“Like Vaddey Ratner's In the Shadow of the Banyan, Ryan's heartbreaking novel takes readers to an island with a history unknown to many: Taiwan. Rarely portrayed in a work of fiction, Taiwan is an island of complex political relations, families torn apart by political unrest, and a lush and beautiful physical landscape. Told in luscious prose, Green Island teaches readers about the humanity of mankind, the brutality of political power and unrest, and why some secrets are never told. I cannot wait to handsell this!”
— Annie Philbrick (E), Bank Square Books (DO NOT USE), Mystic, CT
Taipei, February 28, 1947: As an uprising rocks Taiwan, a young doctor is taken from his newborn daughter by Chinese Nationalists, on charges of speaking out against the government. Although he eventually returns to his family, his arrival is marked by alienation from his loved ones and paranoia among his community. Years later, this troubled past follows his youngest daughter to America, where, as a mother and a wife, she too is forced to decide between what is right and what might save her family—the same choice she witnessed her father make many years before. A stunningly lyrical story of a family and a nation grappling with the nuances of complicity and survival, Green Island raises the question: how far would you go for the ones you love?
About the Author
Shawna Yang Ryan is a former Fulbright scholar and the author of one previous novel, Water Ghosts; she teaches in the Creative Writing Program at the University of Hawai’i at Manoa. Her short fiction has appeared in ZYZZYVA, The Asian American Literary Review, Kartika Review, and Berkeley Fiction Review. She lives in Honolulu.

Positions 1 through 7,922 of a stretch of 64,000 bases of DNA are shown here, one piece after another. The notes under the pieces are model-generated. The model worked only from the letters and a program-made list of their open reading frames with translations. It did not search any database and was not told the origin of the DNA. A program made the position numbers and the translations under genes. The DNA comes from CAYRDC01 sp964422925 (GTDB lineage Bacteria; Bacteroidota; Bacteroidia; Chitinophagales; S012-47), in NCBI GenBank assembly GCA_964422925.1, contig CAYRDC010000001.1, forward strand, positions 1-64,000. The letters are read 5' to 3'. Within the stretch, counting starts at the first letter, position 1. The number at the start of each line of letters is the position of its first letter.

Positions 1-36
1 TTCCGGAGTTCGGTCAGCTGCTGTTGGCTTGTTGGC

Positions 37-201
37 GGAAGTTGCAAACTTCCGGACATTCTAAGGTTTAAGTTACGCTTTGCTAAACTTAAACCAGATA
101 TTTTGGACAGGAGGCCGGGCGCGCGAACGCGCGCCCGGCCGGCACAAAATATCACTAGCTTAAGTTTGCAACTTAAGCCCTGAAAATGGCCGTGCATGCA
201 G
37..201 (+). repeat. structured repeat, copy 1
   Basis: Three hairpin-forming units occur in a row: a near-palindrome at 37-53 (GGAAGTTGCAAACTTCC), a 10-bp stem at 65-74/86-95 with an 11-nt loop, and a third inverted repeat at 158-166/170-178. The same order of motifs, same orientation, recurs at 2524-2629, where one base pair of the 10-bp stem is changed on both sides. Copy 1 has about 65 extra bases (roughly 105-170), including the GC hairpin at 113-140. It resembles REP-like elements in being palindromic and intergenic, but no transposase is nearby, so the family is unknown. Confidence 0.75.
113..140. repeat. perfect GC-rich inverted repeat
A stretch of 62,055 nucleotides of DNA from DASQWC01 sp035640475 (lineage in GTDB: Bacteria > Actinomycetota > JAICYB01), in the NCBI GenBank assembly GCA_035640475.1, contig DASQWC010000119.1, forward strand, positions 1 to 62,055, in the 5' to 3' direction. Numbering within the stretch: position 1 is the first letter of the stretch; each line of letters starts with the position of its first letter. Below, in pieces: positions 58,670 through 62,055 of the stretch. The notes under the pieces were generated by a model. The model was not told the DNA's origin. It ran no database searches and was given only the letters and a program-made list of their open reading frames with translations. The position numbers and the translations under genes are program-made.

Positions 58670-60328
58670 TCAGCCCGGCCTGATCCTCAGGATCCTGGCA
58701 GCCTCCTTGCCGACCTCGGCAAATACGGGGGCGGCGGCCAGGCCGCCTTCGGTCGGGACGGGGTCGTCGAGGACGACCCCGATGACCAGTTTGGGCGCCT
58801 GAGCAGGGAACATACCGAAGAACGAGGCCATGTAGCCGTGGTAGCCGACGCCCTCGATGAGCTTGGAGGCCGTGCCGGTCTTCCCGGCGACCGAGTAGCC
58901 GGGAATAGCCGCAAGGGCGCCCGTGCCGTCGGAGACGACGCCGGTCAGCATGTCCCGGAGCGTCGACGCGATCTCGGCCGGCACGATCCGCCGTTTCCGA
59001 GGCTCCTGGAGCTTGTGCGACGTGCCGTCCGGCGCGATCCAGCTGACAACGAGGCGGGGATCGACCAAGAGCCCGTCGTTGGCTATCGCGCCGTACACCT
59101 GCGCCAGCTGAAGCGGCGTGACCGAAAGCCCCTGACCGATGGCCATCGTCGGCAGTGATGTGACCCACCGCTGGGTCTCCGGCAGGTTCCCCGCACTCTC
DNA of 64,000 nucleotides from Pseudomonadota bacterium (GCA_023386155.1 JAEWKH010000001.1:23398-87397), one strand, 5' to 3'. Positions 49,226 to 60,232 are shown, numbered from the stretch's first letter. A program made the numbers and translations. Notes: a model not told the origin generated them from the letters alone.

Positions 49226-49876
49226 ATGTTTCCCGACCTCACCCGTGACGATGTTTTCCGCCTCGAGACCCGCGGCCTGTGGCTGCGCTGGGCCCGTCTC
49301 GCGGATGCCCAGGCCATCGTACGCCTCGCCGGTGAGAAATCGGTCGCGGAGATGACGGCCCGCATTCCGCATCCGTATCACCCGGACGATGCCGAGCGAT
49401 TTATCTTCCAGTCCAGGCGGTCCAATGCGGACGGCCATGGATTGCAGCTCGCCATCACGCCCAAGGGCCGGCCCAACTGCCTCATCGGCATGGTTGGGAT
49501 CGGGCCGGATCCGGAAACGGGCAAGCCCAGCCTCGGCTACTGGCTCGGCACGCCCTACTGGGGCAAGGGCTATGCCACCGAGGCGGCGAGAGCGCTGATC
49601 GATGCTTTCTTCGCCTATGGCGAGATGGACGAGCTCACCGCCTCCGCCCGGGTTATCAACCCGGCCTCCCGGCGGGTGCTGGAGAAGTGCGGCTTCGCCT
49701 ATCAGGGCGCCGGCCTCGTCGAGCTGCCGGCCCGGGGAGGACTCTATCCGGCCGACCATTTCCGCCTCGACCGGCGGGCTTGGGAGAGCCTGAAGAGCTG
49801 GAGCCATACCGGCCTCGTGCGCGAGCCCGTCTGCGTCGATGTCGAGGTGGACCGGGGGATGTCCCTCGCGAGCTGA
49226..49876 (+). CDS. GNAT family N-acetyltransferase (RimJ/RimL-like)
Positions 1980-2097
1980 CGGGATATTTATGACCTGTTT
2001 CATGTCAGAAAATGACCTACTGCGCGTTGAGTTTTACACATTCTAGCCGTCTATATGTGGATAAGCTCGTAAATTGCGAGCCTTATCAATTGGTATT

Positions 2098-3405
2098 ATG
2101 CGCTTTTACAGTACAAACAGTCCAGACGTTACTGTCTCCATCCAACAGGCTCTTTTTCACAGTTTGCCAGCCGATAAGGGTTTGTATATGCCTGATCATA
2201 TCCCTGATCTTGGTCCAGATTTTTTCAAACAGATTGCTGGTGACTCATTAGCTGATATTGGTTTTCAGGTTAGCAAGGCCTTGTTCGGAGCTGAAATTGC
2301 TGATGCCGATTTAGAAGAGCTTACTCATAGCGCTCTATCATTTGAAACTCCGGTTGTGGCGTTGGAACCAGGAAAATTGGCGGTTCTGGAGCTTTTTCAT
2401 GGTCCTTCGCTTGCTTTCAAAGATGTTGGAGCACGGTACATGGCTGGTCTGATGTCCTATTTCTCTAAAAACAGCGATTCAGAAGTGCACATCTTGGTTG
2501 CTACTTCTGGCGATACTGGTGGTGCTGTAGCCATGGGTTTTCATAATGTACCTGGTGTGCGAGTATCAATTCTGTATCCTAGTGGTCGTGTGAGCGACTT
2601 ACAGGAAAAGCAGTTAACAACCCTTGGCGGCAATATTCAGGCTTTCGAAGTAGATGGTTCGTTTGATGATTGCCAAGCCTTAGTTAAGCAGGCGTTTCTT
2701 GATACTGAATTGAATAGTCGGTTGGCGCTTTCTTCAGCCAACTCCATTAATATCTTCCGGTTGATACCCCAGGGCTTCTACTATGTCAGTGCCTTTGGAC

Winner of the Association for Asian American Studies Best Book Award in Fiction
“A tough, unsentimental, and moving novel that is a memorial not only to the heroes, but also to the survivors.” —Viet Thanh Nguyen, Pulitzer Prize-winning author of The Sympathizer
“Sweeping . . . as epic in scope as the story is intimate.” —The Arizona Republic
“A chilling, convincing picture of Taiwan during the years of authoritarian rule.” —Los Angeles Times
“Ryan embraces the complexity of the situation, by not creating heroes but instead exploring the truth of compromise, survival and belonging.” —The New York Times
“Moving and suspenseful. . . . Full of compassion.” —Richmond Times-Dispatch